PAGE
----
Political coverage and ads have taken a back seat…


October 29, 2012

Ellen/Reid: We have a little bit of Hurricane Sandy’s tail nipping at us this morning.  The winds are pretty stiff but not bad.  I can only imagine what the folks further east and north are experiencing.  It was fairly calm along the coast at Myrtle Beach over the weekend but the storm was offshore a few hundred miles.  All they had was some mild surf and a little rain.  But they really got tagged along the Outer Banks of North Carolina.  Just a couple of weeks ago residents there were complaining that insurance companies were about to raise their insurance rates by double digits because they felt the impact of storms was unjustified.  I guess they’ve found out differently the last 48 hours or so.  You live along the coast and this is what you get and you should expect to pay for the privilege.  Why people build homes, even on stilts, so close to the water’s edge is beyond me.  That just tempts fate.  I suppose it’s nice when you’re having a gin and tonic on the ocean-facing deck when the weather’s balmy.  For the first time in a long, long time the TV was on this morning as I tried to keep updated on events and the latest storm news.  They showed a map of compiled reports indicating that every state east of the Mississippi was going to feel the impact of Sandy.  One of the unintended, but welcomed, side effects is that political coverage and ads have taken a back seat.

We had a good time on the beach.  Not quite beach weather but still good enough.  We didn’t do much other than lounge around.  We donned our rain gear and walked the beach on Saturday.  Hardly anyone else out.  Just a handful of people on a beach normally crawling with them.  People pretty much hunkered down. 

Felicia on the beach with Sandy at her back. Minimal waves, some flying sand and a storm parallel to us but several hundred miles offshore.

We stayed at the home of Felicia’s sister.  It’s about 500-600 yards inland and you take a golf cart down to the beach itself.  Myrtle Beach is redneck central but it was just fine.  My guess is the greater Myrtle Beach area must easily stretch up and down at least 35-40 miles of 3-for-$10 t-shirt shops and water parks and every imaginable eatery and store and tourist come-on.  It is overrun with people in the summer and if it’s not South Carolina’s largest tourist destination then I don’t know what would be.  It’s just bizarre in its scope.  For some odd reason, people sometimes refer to South Carolina as ‘South Cackalacky’ although I’m not sure where that came from or why they use it.  You could Google it.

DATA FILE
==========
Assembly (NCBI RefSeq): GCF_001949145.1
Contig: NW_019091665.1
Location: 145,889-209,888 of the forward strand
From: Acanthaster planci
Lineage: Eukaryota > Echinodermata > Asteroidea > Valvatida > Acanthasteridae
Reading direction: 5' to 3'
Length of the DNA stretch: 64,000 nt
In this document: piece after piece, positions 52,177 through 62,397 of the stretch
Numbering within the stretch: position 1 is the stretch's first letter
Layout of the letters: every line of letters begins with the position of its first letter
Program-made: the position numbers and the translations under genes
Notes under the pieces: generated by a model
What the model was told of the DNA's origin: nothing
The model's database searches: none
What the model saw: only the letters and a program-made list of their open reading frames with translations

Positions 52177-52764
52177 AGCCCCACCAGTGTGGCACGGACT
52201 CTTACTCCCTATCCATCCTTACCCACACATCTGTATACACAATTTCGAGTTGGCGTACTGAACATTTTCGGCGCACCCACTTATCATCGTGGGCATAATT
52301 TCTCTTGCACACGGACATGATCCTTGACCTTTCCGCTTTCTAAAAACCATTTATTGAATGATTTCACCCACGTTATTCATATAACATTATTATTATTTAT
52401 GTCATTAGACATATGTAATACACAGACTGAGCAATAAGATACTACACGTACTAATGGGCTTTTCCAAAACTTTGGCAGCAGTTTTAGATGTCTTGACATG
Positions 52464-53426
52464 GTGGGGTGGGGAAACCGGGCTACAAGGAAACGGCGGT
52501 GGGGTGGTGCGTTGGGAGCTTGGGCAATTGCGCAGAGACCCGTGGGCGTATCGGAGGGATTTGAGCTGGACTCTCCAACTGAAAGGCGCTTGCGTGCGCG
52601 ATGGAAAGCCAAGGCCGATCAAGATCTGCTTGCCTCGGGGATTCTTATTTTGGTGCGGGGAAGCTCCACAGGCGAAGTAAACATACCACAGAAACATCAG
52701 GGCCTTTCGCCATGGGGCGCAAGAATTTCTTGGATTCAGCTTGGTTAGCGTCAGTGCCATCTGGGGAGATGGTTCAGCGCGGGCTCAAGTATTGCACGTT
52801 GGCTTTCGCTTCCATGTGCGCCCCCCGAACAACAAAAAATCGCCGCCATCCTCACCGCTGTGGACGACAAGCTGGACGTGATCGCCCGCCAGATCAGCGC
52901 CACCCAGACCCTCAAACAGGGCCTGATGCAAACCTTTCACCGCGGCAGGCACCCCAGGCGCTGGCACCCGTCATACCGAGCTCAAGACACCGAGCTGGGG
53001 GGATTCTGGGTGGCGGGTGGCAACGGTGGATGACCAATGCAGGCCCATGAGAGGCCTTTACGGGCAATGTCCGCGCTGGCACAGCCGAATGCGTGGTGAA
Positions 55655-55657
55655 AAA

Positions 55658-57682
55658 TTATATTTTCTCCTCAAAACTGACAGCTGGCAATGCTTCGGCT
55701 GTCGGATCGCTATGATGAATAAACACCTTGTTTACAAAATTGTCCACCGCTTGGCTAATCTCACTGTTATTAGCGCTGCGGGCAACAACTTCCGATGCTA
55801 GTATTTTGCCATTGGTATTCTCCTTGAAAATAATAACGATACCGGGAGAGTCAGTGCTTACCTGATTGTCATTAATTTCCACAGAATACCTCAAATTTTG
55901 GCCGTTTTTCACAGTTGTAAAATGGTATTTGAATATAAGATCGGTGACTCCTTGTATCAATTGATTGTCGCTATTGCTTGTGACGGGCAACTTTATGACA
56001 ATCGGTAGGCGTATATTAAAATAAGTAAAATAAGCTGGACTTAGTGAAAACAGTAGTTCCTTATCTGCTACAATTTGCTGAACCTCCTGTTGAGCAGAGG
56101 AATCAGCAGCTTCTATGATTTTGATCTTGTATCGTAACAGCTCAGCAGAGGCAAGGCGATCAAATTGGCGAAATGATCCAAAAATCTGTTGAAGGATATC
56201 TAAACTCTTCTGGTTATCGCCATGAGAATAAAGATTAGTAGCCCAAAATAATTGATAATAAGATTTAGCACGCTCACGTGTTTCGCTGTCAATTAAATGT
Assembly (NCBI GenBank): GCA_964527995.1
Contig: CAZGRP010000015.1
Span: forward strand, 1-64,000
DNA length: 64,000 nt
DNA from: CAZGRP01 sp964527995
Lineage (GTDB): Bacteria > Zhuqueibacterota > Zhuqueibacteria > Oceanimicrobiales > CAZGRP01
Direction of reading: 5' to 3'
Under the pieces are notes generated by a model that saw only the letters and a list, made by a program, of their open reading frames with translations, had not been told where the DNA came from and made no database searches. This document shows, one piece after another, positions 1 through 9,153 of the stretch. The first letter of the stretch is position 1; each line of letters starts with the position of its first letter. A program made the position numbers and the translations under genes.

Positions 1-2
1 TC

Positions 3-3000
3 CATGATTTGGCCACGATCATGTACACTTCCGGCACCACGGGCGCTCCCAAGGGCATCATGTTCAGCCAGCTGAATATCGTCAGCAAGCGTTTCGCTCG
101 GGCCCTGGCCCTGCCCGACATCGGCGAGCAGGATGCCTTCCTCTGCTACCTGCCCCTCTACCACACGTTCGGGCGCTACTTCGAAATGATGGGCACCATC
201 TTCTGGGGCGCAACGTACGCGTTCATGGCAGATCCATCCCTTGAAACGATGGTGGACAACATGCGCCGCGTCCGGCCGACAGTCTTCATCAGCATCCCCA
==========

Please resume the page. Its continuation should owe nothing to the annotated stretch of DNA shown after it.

But it’s back to reality this morning.  Bob Hall had one of his hips replaced last week and I’ve been in touch with Betsy so see how he’s doing.  Everything sounds okay.  Mobility had been an issue for him, not that he was in a wheelchair, but you could see over the last year of so that it was just hell for him to get around.  Hopefully most of that pain will subside now that the surgery is done. 

I’ve been summoned for jury duty at the end of November and it will be an interesting process.  One of our citizen obligations it would seem.  No sense trying to duck out or shirk the responsibility.  It just goes with living here.  I don’t recall either one of you having to serve.  Is that right?

Well, not much else to share this morning.  I’m writing during an early morning lull in my preparation of a morning item sent out for employees to see.  Lucky them.  Right.

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1 Comment

Filed under Writing to adult children

One response to “Political coverage and ads have taken a back seat…

  1. mort

    I’ve also heard “Calinky” and “Carolinky.” I googled it and no one seems to have a firm grasp on the origin, but I think I first read the term in some dialogue going back as far as the “Great Unpleasantness.”

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